A three-hour break in the middle of the working day for a languorous lunch, followed by a restorative nap sounds like the Mediterranean dream, but employers in Spain are increasingly moving away from this rigid schedule, which for many workers feels more like a nightmare.
The merits of introducing the siesta in the UK have been hotly debated this week after the National Trust unveiled plans to move towards “Mediterranean working hours” at some sites in the south-east, to help cope with rising annual temperatures.
But Spanish employers have been moving in the opposite direction. “People in big cities don’t go home to have lunch. They are working overtime and arriving home very late in the evening, so there’s no time for a family, personal and social life,” said Nuria Chinchilla, professor of people management at Spain’s University of Navarra.
This working pattern is thought to be partly responsible for the fact that Spanish people sleep for 53 minutes less than the average European, she added.
Spanish employees typically start work earlier, about 8.30am, then break between 1.30 and 4.30pm for a siesta to avoid the midday heat, returning home for lunch and a nap, before resuming work until about 9pm. The National Trust is yet to set its new formal working hours as it is not a company-wide policy.
The heat and late finishing time is why the nap is an essential feature of the siesta. Matthew Walker, professor of neuroscience at UC Berkeley and the author of the bestselling book Why We Sleep, thinks employers prioritising sleep is a step forward, however they enable it.
“In the workplace we’ve had this mentality of sleep machismo. We applaud the airport warrior who’s been through four different time zones in the past three days, was on email at 2am and back in the office at 6am,” he said.
The idea of allowing employees to nap has been around since the 1980s, when Nasa observed how effective it was for astronauts, and extended the opportunity to staff on the ground. More recently, it has been popularised by Google through its use of nap pods.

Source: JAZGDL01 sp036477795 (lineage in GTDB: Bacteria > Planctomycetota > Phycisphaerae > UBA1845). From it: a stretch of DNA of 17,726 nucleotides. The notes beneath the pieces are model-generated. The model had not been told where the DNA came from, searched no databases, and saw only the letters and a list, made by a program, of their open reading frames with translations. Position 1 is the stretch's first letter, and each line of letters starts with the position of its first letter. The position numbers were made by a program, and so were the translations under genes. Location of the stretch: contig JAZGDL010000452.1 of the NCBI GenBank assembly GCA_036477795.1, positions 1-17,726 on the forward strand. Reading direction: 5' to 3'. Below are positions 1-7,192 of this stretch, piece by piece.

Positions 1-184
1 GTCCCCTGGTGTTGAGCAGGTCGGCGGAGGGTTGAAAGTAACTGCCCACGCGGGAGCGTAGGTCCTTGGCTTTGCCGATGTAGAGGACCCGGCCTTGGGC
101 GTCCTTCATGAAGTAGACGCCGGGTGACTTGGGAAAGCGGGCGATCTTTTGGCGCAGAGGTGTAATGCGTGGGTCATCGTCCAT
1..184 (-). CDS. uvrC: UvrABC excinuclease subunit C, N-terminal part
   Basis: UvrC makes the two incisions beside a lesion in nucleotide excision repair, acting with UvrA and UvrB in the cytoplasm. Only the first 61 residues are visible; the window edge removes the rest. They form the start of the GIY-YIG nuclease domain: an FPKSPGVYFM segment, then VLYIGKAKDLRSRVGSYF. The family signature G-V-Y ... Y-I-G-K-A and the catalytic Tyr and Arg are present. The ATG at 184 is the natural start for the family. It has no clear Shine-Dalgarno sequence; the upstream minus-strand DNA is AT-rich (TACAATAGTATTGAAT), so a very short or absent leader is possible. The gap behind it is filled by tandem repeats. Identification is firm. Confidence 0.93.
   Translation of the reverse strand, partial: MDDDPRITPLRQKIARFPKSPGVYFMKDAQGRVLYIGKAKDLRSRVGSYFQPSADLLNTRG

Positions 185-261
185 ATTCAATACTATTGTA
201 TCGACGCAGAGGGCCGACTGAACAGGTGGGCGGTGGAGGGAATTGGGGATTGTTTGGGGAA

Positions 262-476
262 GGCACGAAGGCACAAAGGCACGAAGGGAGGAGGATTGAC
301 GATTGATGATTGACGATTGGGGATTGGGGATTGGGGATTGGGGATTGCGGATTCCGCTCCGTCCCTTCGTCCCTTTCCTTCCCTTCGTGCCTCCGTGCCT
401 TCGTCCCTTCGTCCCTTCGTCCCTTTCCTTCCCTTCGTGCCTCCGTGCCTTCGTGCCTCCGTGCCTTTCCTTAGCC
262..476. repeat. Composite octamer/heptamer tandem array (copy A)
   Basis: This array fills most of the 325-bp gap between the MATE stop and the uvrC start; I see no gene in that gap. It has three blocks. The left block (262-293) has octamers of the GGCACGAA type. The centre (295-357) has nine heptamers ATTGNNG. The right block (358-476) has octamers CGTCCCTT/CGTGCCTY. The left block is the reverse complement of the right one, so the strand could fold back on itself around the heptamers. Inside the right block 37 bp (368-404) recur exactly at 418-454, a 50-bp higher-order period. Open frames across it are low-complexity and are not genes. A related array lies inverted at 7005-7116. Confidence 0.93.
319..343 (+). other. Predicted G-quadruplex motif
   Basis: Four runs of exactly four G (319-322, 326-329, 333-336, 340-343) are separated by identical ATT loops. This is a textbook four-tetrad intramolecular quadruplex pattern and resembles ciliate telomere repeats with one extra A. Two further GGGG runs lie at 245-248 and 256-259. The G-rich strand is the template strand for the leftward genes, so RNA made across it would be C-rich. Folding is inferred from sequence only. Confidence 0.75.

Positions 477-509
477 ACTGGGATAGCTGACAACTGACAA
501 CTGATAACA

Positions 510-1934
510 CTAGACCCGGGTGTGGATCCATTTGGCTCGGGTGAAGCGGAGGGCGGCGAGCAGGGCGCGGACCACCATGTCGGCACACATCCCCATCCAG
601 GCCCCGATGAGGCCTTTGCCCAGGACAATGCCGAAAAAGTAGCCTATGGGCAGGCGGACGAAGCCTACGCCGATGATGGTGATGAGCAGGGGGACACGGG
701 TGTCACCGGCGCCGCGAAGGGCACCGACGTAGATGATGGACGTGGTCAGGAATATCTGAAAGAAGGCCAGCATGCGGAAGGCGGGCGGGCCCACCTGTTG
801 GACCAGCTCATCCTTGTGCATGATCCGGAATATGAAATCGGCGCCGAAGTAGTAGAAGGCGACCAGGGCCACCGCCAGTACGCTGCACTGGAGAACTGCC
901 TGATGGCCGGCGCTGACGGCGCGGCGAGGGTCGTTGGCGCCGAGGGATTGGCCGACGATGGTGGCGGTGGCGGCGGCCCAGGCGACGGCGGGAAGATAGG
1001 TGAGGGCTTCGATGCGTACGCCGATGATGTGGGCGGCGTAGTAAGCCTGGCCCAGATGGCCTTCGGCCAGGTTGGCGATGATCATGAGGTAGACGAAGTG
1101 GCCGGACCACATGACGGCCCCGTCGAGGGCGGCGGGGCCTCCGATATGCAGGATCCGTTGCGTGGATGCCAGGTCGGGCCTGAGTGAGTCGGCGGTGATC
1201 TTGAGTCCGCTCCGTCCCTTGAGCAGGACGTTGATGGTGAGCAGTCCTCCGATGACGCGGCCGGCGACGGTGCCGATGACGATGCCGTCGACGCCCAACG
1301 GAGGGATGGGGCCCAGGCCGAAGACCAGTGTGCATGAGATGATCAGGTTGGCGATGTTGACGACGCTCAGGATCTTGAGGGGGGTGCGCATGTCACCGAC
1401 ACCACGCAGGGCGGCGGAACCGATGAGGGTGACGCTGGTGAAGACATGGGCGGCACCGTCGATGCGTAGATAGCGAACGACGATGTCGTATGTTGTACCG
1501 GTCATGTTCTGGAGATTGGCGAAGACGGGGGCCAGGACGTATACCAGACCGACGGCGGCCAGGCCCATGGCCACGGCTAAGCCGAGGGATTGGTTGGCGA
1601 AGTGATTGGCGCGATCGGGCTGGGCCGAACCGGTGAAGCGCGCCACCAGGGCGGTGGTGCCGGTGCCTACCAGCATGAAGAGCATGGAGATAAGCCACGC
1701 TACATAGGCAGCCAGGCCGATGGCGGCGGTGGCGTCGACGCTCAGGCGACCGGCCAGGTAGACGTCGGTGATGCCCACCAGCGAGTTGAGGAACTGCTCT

“Sleep is the best form of physiologically injected venture capital you could ever wish for. When you’ve had insufficient sleep you can’t think as quickly and you’re not as creative,” Walker said.
However, Walker and other sleep scientists warn that napping during the day can disrupt your sleeping pattern, making it harder to fall asleep at night.
Taking one long break in the middle of the day is also considered to be less effective for productivity. “More breaks is better than one,” said Mahir Yilmaz, from the Energy Project, citing a study his consultancy conducted with the Harvard Business Review that found that for every additional break employees took, their wellbeing, creativity and focus increased.
The most important thing is that employees are given the flexibility to choose the working pattern that benefits them, said Tim Sharp, employment rights lead at the Trades Union Congress.
“Things that maybe look like flexible working can be very disadvantageous to workers if it doesn’t fit in with where they’re located and travel arrangements” he said.
Sharp praised the National Trust for extending flexible working to people in manual occupations as they have been largely excluded from the opportunity to work from home during the pandemic.
The past 18 months have sparked a broader shift among employers in how they understand the relationship between flexible working hours and productivity.
Camilla Kring, who runs the work-life balance consultancy Super Navigators, said the companies she works with are increasingly interested in harnessing different people’s sleep preferences and energy levels rather than opting for the one-size-fits-all 9-5pm hours of the 20th century.
“I speak about the energy animals: if you’re a dromedary, you peak once per day, while camels peak before and after lunch. Then you’re a snake if you peak three times a day,” she said. “The more you can work in line with your energy levels, the more productive you can be.”